Russia's resurgence


As Vladimir Putin's presidency draws to a close, Russians feel more confident, prosperous and secure, despite weatern unease over the country's direction, writes Conor Sweeney, in Moscow

The US may fear a new cold war from a resurgent Russia but, in Moscow last week, one of the most revered US presidents, Franklin D Roosevelt (FDR), was invoked as a role model for President Vladimir Putin. This was the unexpected assertion from one of the brightest minds at the heart of Russia's government, Vladimir Surkov.

The initial western relief that Putin had brought some order to the vast country when he took office at the start of the decade has gradually turned to dismay at the mixed signals over the country's general direction. Whether it was energy rows with neighbouring countries or the recent mysterious murders of critics of the regime, unease over Russia's future has grown substantially in the past year.

But Putin's legacy has a long-term perspective, which does not rest solely on external approval. He sees his presidency as an opportunity to restore Russia's pre-eminence. In his view, the Soviet era was a broadly positive experience and the chaos after the collapse of communism and the break-up of the USSR was a shameful episode, best forgotten. Putin and most Russians want the country to be respected abroad, but not patronised or despised.

Stepping out from his anonymity behind the Kremlin walls, Surkov, the deputy chief of the presidential staff, explained that Russia is not trying to beat the US, but to emulate it.

"In the 20th century, Roosevelt was our military ally; in the 21st he is our ideological ally," Surkov told a seminar to celebrate the 125th anniversary of the birth of FDR, an icon in Russia because of US assistance during the second World War against Germany.

Just as Roosevelt battled to overcome the powerful bankers controlling Wall Street, so Putin has vanquished the once meddling oligarchs, claimed Surkov. America's 32nd president took office when the Depression blighted his country, much like Russia's squalid conditions after Boris Yeltsin's two terms during the 1990s. FDR stretched democratic powers to their constitutional breaking point, as must Putin if he wants to shake up Russia.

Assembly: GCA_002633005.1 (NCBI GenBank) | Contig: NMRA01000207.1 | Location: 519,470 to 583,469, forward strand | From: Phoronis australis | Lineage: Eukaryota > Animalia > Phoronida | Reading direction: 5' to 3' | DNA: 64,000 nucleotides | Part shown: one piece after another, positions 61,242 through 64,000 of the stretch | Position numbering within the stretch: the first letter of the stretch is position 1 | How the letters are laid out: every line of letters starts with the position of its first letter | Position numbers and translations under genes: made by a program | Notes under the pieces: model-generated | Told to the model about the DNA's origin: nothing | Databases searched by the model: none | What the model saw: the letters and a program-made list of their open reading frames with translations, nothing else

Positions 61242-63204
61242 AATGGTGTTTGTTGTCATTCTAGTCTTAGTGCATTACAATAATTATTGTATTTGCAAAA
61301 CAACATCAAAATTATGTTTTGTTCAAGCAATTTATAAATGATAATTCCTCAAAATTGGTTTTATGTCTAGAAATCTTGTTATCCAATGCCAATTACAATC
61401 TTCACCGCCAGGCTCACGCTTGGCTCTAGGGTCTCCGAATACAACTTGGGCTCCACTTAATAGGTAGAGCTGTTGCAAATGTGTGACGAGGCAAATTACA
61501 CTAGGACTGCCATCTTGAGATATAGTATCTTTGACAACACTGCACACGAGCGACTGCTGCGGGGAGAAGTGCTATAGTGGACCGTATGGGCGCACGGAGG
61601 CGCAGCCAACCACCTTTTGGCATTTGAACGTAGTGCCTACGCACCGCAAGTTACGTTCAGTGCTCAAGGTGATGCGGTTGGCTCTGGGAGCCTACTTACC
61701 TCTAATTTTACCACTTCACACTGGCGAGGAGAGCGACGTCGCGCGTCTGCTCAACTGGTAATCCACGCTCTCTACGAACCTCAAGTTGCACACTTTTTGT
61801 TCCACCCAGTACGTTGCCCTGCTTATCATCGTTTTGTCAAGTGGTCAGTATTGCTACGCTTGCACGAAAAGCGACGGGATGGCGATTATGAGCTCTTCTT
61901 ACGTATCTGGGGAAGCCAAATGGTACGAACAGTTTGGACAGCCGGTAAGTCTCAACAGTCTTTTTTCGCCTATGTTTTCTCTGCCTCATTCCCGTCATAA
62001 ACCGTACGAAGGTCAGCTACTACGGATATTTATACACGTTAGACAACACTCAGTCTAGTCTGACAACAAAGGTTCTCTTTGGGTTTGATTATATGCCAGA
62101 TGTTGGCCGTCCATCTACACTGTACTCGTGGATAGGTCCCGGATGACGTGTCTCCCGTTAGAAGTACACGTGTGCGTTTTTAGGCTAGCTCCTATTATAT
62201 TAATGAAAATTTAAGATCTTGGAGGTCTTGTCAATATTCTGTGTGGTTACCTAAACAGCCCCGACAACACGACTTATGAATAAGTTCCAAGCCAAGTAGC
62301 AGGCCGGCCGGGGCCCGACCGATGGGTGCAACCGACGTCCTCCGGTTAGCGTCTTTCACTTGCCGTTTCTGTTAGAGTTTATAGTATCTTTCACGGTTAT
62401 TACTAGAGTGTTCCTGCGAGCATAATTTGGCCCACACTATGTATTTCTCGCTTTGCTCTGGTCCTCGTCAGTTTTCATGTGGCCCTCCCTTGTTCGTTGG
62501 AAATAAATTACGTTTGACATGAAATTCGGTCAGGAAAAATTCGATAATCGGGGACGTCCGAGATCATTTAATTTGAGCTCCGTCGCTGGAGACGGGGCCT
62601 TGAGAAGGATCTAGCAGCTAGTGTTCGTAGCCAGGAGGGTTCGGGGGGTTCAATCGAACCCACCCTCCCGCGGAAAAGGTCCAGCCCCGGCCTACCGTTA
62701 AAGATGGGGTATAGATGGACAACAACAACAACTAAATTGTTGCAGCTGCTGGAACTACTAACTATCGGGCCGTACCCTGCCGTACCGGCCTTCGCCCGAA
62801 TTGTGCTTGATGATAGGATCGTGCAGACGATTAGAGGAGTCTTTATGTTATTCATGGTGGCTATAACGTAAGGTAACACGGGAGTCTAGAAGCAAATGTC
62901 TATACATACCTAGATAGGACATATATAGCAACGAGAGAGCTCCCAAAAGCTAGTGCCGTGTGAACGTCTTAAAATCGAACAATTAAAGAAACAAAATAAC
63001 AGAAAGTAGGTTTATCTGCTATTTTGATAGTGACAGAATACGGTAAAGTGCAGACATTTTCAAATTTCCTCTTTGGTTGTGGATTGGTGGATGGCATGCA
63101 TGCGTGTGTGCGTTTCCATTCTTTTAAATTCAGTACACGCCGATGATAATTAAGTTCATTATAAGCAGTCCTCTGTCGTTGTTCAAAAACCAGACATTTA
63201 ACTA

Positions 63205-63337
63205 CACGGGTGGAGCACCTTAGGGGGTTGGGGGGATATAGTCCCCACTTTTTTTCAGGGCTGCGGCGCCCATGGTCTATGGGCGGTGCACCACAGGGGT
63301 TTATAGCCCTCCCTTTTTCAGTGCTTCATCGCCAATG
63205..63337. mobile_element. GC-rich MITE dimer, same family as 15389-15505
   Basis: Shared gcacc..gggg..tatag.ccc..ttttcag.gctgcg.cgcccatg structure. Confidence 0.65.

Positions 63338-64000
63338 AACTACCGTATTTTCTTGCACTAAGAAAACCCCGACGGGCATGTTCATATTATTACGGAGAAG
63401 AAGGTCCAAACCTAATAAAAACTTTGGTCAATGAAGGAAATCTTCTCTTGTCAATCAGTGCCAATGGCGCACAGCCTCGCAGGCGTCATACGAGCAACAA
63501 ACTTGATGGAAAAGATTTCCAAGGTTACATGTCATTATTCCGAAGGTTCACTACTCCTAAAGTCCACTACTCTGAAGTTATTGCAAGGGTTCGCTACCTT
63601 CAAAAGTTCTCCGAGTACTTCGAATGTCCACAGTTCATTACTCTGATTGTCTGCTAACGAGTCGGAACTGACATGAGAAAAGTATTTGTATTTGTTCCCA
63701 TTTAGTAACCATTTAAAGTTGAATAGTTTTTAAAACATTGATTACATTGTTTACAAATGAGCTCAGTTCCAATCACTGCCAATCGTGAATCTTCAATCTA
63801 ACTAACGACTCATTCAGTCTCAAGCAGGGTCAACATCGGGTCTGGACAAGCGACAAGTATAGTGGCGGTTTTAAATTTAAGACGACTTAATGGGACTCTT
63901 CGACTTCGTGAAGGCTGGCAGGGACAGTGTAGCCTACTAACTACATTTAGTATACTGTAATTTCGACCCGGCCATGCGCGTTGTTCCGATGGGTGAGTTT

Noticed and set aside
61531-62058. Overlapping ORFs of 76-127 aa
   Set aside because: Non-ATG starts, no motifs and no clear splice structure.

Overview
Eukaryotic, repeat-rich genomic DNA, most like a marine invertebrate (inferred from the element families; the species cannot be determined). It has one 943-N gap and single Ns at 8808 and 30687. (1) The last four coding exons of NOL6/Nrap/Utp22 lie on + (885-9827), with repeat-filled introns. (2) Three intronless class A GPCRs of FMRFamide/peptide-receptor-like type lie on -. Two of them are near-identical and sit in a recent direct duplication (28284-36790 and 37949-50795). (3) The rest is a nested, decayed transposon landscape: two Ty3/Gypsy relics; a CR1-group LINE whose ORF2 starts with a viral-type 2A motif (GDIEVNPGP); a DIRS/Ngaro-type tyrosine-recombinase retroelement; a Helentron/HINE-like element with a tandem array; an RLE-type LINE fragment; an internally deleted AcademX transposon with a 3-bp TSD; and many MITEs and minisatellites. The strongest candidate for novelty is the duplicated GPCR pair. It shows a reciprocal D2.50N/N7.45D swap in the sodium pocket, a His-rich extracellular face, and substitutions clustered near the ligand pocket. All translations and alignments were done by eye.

Yet, to the outside world, Putin was cast in a very different image last weekend, after he berated the US in front of the country's new secretary of state for defence, Robert Gates.

"The process of Nato expansion has nothing to do with modernisation of the alliance," Putin told a security conference in Munich. The US, he complained, was becoming "one single centre of power. One single centre of force. One single centre of decision-making. This is the world of one master, one sovereign." Gates brushed off the attack, suggesting that old spy habits die hard, a reference to Putin's long career in the KGB. In a casual illustration of how the Russian president operates, he went up to Gates after his speech to give him a friendly slap on the back and ask him when he was coming to Moscow.

DAYS LATER, THE Russian foreign ministry made a formal complaint to Washington, not about Gates's reaction to Putin, but, crucially, to what he'd said a few days earlier, when it believed he had categorised Russia as one element in a new axis of evil: "We don't know what's going to develop in places like Russia and China, in North Korea, in Iran and elsewhere," Gates had commented.

So was Putin's speech a reaction to that comment, an aggressive attack on the US, or merely a statement of the reality, as understood by many Europeans that, under President Bush, the US had gone too far when it invaded Iraq?

Certainly, the Kremlin is highly aggrieved at new US plans for a missile shield to protect Europe and has repeatedly asked which enemy it believes might be capable of attacking Nato countries with advanced missiles. The truth is, no one knows precisely what motivated Putin to say what he did, just as no foreigner, or at least none willing to reveal it, seems to know what really happens inside the Kremlin walls, the only place that matters for decision-making in Russia. The rumours of rivalry and factionalism amongst the various "clans" there make Russia's internal politics sound like the intrigues of a medieval court.

Some Russian commentators compare it more benignly with a football game, portraying Putin as referee rather than captain, and claim his greatest skill has been to balance the competing factions, be they economic liberals or KGB nationalists.

This is how democracy works in a country of more than 140 million people, with the second-largest nuclear arsenal in the world. The voters will get to decide who becomes the next president, but the way contenders are selected bears no resemblance to western European parliamentary democracy. Putin himself has stated there will be no anointed successor, but the winner will almost certainly be one of the candidates endorsed by him once electioneering gets under way later this year.

The Russian political system has many critics, both at home and abroad. In fact, the attempts to manage this transition are making the country less, not more, stable, warns Lilia Shevtsova of the Carnegie Moscow Center.